Sentinel-1A suffered a loss of power on impact, and slight changes in its orientation and orbit.
The European Space Agency soon discovered that the satellite’s solar panel wing had been walloped by something.
Now the satellite’s onboard cameras have revealed a hole in its solar panel wing, with an investigation underway to find the cause.
At the time, Sentinel-1A was at an altitude of 700km, a height known as low earth orbit that’s thick with space junk.
“Such hits, caused by particles of millimeter size, are not unexpected”
ESA Space Junk chief Holger Krag
Still the probe might have had some advance warning if the debris was big enough – but it seems it wasn’t.
The size of the hole apparently suggests the object was less than 5mm big, despite the damage.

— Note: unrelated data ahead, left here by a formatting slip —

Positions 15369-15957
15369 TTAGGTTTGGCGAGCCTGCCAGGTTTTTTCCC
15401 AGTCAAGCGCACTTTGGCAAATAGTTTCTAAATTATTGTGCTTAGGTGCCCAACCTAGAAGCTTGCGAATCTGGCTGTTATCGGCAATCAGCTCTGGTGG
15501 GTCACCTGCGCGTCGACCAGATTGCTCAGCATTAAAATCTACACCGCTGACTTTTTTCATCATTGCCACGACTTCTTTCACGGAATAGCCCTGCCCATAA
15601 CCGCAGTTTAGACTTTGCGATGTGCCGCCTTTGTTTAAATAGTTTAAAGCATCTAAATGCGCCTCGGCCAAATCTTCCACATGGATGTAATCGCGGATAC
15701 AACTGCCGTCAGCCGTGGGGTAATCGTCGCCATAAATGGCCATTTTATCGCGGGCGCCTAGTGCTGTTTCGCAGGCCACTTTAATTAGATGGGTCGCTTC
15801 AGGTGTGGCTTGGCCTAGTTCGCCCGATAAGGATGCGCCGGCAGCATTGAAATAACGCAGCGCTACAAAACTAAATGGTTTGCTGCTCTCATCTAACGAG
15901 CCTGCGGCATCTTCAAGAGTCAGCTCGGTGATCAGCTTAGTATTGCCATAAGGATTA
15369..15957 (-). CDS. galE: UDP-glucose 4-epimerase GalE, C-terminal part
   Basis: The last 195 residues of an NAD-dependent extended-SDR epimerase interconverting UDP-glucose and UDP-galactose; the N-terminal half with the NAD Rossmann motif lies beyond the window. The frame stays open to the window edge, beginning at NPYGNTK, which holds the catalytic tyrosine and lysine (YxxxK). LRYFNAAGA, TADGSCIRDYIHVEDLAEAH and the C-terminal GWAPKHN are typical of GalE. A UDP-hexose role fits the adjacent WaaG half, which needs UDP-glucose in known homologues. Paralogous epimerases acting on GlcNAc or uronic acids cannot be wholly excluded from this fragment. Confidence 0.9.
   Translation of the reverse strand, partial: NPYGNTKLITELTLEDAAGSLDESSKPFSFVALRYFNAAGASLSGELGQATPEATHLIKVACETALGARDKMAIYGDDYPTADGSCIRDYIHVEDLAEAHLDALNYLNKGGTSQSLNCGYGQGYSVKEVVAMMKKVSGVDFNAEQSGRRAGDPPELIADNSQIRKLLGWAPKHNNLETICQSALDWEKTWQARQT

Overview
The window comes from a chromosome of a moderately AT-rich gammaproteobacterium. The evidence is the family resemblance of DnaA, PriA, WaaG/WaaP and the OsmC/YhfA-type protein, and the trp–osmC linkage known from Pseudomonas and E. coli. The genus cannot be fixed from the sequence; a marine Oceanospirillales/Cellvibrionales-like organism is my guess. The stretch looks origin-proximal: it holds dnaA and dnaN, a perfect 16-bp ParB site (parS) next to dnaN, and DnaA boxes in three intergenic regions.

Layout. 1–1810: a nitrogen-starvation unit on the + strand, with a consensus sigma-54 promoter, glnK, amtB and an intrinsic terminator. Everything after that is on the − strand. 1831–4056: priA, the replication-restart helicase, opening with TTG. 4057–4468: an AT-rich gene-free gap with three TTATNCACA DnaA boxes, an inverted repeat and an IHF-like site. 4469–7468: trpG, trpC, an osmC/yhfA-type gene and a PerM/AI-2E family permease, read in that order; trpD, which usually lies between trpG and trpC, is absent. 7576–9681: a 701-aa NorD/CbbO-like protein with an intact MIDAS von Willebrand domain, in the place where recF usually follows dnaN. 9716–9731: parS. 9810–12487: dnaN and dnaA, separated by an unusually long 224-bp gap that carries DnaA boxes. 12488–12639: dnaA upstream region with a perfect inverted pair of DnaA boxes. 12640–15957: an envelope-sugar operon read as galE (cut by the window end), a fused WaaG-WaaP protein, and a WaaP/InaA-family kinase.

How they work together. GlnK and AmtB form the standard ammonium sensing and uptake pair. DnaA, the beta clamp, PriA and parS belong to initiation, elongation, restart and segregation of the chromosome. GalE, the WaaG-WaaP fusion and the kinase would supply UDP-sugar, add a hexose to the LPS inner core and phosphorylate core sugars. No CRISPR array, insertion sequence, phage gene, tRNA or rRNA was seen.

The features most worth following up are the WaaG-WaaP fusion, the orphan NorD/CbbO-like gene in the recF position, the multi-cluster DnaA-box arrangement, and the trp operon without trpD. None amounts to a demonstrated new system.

ESA boffins are still trying to figure out if the mystery object was man made or organic.
Holger Krag, head of the ESA Space Debris Office, said: “Such hits, caused by particles of millimeter size, are not unexpected.
“These very small objects are not trackable from the ground, because only objects greater than about 5 cm can usually be tracked and, thus, avoided.”
The impact took place on August 23, but analysis took several days. Sentinel-1A should be up and running again shortly.